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Old 01-01-2009, 10:01 PM   #16
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Help With Basement Flooding !!!!


Thanks ...your first part makes a lot of sense and that's what I was thinking as well....we do have check valves as well... I'm positive that there are no obstructions....I know and it's very frustrating because short of lifting up the house you can only do so much but in your opinion, do you think a french drain would solve this problem in addition to a VERY heavy duty pump?? I guess we'll find out when this stops and the spring thaw starts because we'll definitely have a HEAVY DUTY PUMP BY THEN !!

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Old 01-01-2009, 10:02 PM   #17
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...It's funny ....this looks like a thread that has just become the two of us....but I do appreciate your help....
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Old 01-01-2009, 11:21 PM   #18
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Help With Basement Flooding !!!!


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Originally Posted by gottabee View Post
...It's funny ....this looks like a thread that has just become the two of us....but I do appreciate your help....
I would do the larger pump. It is a fairly cheap (few hundred dollars). I would say to evaluate your gutters and overall grading in the summer. A truck load or two or dirt can make a huge difference.
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Old 01-02-2009, 06:46 AM   #19
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Help With Basement Flooding !!!!


basic rules of water: 1, it runs downhill; 2, rushes to fill a void; 3, seeks its own level; & 4, takes the path of least resistance,,, 1 can always add a 5th - it usually winds up in our basements,,, could list the most common reasons but that can wait - its the house as is now !

sounds as if you're underpump'd,,, we used 1/3hp zoeller pumps w/mechanical float switches on vertical shaft rather'n the floating ping-pong switch - generally 2 over 100ft of sub-floor system but more IF the soil / water conditions demanded,,, the wtr coming up thru the floor's excess water table not handled by the pumps.

' why does the water come in the house for 24 hours then stop even though the water in the sump does not? ' - because the sump bottom's lower than the house,,, its just a dropping wtr table IF i read your post correctly.

1 more thing - this wtr's formed innumerable underground waterways after all the years,,, yes, it can be stopped but at several multiples of $10K,,, just the idea of sumps/pumps WITHOUT the accompanying sub-floor water management ( french drain, if you will, but actually, by definition, a french drain is surface only al a versailles, fr ) will usually not work as you're experiencing,,, my recommendation's you gotta get a perimeter pipe UNDER the floor &, possibly, have 2 more laterally as/if needed,,, then again, we only did this work professionally in the ny-nj-ct-pa metro area.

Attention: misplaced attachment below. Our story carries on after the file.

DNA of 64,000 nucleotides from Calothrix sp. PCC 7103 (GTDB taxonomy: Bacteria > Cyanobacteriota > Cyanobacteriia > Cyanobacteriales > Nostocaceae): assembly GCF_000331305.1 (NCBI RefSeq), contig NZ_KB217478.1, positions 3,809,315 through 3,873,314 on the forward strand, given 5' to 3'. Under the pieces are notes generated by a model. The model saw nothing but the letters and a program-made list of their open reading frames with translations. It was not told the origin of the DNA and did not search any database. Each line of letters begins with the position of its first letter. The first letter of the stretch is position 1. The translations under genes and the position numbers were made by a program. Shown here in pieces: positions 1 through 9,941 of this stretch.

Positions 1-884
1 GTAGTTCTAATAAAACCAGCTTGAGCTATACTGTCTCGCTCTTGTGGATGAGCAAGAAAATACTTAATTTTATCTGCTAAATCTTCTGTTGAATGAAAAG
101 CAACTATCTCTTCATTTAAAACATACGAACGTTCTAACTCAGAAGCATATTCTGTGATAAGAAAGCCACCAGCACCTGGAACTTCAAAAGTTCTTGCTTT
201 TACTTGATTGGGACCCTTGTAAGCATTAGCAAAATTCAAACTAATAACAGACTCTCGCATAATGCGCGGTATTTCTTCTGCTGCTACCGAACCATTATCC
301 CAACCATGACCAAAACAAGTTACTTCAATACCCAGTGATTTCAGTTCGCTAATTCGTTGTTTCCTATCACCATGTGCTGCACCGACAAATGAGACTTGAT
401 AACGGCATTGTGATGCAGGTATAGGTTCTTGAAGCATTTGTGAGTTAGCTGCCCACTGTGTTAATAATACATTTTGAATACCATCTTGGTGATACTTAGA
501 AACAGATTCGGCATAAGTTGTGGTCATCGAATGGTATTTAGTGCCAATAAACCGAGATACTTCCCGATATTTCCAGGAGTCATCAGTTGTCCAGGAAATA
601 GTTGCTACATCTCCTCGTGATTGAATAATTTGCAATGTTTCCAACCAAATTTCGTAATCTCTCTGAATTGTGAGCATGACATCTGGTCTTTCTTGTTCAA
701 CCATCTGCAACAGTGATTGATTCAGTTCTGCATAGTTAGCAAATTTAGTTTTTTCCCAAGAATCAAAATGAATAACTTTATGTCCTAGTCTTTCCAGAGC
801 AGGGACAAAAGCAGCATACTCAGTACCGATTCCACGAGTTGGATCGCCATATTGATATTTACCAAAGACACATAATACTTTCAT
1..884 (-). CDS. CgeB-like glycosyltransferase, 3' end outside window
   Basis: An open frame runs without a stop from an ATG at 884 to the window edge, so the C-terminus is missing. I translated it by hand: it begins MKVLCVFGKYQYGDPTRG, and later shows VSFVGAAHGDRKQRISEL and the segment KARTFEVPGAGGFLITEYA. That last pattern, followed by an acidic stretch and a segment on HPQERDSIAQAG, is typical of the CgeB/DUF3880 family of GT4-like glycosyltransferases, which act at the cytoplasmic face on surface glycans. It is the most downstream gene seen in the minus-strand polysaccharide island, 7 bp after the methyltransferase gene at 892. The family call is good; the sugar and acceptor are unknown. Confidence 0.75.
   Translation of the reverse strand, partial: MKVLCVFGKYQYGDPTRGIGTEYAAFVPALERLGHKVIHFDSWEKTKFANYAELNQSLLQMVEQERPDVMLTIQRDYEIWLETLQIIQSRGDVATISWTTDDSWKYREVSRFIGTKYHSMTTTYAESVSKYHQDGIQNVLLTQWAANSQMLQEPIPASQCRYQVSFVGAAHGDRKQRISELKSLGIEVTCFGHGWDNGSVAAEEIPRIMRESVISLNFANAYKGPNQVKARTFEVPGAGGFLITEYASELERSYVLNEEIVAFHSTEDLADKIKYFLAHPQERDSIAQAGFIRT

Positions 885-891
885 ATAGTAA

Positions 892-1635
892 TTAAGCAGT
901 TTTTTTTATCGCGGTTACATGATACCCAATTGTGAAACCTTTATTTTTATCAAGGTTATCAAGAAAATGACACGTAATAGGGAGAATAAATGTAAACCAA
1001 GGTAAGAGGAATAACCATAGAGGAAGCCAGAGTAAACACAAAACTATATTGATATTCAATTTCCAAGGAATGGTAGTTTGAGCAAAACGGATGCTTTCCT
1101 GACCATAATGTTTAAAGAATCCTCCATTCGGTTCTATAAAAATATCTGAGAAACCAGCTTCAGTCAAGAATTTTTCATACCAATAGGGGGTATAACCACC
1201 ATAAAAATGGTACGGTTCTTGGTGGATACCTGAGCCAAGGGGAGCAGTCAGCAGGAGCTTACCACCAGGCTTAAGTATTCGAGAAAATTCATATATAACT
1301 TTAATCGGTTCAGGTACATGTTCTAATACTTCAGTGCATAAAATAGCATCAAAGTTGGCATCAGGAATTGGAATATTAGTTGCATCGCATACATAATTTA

good luck, eh ?

Last edited by yesitsconcrete; 01-02-2009 at 06:53 AM.
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Old 01-02-2009, 06:59 AM   #20
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Help With Basement Flooding !!!!


per jamie's post, of course gutter drains & exterior positive grading can't hurt nor can larger pumps altho, in 5/6 yrs of doing this work professionally, can only recall once when we switched to 1/2hp rather'n our std 1/3hp,but, from your posts, i'd guess you're bright enough to have already figured that out,,, just remember & imagine your basement's like a ship's hull from the waterline down & it all becomes easier to plan solutions.
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Old 01-02-2009, 09:22 AM   #21
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Help With Basement Flooding !!!!


What is weeping tile? A perforated pipe? Does it go all the way around your foundation? If so it is a French drain. Properly installed, it is below the level of your basement floor. A sump pump pit (sump) should be located at the lowest point. Lacking a pit and pump on the outside, the system just fills with water that eventually finds it way to your inside sump pump pit and/or up through your basement floor.

Normally if you have a French drain (with pit and pump) just outside the perimeter, you don't need one inside.

Now we could go into permutations such as run a 4 inch pipe from the outside French drain (under/through your foundation) to your existing inside pit so the pump taking care of it all can be mounted inside and not freeze. But if your only pit is not at the low point of the outside pipe, then you really need another pit. A 4 inch pipe system (plus pump of adequate capacity) should be able to take care of all situations except if an underground creek runs through your property.

Last edited by AllanJ; 01-02-2009 at 08:05 PM.
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Old 01-02-2009, 09:55 AM   #22
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we often mistakenly call ' French drain ' a ollection pipe installed underground usually under the basement floor when, in truth, its a surface drain cleverly invented by the french when building the palace at versailles, a suburb of paris,,, a pavement stone collection system, it directed rainwater to the tulleries ( reflecting ponds/pools ) under the hall of mirrors,,, since then, its become known & understood as, today, a french drain ' when more properly, in engineering vocabulary, we know it as a sub-floor water management system.

some use perforated 4" s & d pvc, others choose ads corrugated pipe,,, in some instances, soil filter fabric encloses the pipe ( sock ) but we found it best to line the trench w/fabric prior to stone bedding/fill as the sock'd allow silt too close to the collection pipe.

we always used 1 1/2" pvc for discharge.
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Old 01-02-2009, 01:44 PM   #23
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Help With Basement Flooding !!!!


To everyone that's joined in...here is the update....thank goodness but last night our first pump (we have the two pumps in one pit...one is elevated higher than the other)was able to handle the flow coming into the sump pit....and as of right now...it's actually going off and on...so the flow is reducing and hopefully in a day or so, it will stop and we'll have to get ready for the Spring thaw....I picked up 100' of corrugated pipe today and have attached it to the output discharge so that I can get the water even further away...we went through this last spring and had the new pumps installed and we thought that we would be okay, obviously that's not the case and the water eventually stops coming in the sump pit so I'm thinking that there is no creek under us but rather a rising water table and that our pumps were still not enough to deal with the heavy water flow.....we will remedy that before the Spring thaw...and if that fails and we still get water from the perimeter of the house then we will have no option but to install a french drain with it's own sump pit and another pump..